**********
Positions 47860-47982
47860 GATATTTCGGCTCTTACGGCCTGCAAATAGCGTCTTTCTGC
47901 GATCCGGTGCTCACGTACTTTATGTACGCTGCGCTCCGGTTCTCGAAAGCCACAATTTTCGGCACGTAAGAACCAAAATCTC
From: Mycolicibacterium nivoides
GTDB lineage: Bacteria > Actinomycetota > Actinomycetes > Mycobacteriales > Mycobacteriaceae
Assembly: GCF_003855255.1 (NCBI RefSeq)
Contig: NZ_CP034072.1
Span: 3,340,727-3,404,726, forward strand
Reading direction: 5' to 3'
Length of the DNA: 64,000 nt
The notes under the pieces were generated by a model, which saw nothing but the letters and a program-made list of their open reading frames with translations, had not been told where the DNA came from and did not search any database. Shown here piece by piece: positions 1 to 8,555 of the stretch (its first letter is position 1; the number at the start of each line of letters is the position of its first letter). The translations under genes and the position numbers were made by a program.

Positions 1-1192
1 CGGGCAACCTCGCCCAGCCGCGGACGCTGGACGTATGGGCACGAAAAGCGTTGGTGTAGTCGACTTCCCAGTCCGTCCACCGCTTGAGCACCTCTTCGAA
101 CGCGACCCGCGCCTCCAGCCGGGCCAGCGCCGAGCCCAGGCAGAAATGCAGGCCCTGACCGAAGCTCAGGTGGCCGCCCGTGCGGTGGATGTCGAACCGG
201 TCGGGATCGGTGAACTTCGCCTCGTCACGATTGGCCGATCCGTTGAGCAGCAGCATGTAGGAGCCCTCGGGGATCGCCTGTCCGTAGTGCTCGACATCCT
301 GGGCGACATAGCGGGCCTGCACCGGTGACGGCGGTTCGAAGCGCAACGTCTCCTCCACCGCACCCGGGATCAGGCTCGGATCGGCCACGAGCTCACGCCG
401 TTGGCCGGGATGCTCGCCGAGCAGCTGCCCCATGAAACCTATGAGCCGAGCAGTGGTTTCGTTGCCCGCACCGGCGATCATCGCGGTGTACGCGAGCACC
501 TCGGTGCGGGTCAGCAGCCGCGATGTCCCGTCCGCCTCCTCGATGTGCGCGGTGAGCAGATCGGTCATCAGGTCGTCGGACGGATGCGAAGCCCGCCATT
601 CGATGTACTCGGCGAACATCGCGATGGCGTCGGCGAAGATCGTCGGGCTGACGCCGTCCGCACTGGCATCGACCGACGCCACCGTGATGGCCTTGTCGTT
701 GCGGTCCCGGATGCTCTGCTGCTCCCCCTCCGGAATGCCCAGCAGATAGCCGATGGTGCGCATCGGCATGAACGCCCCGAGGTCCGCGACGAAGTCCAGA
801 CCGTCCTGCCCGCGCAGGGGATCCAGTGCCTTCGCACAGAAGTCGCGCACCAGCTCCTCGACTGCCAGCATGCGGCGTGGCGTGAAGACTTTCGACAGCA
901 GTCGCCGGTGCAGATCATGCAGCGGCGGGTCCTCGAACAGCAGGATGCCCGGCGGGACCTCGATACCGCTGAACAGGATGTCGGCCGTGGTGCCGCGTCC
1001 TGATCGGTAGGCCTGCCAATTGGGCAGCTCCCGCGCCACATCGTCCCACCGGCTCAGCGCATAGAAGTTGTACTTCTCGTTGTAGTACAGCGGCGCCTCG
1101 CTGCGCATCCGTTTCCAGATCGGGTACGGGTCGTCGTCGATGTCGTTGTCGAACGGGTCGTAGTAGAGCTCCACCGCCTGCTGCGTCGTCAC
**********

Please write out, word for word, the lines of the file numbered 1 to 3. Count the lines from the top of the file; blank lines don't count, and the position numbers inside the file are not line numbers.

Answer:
Positions 47860-47982
47860 GATATTTCGGCTCTTACGGCCTGCAAATAGCGTCTTTCTGC
47901 GATCCGGTGCTCACGTACTTTATGTACGCTGCGCTCCGGTTCTCGAAAGCCACAATTTTCGGCACGTAAGAACCAAAATCTC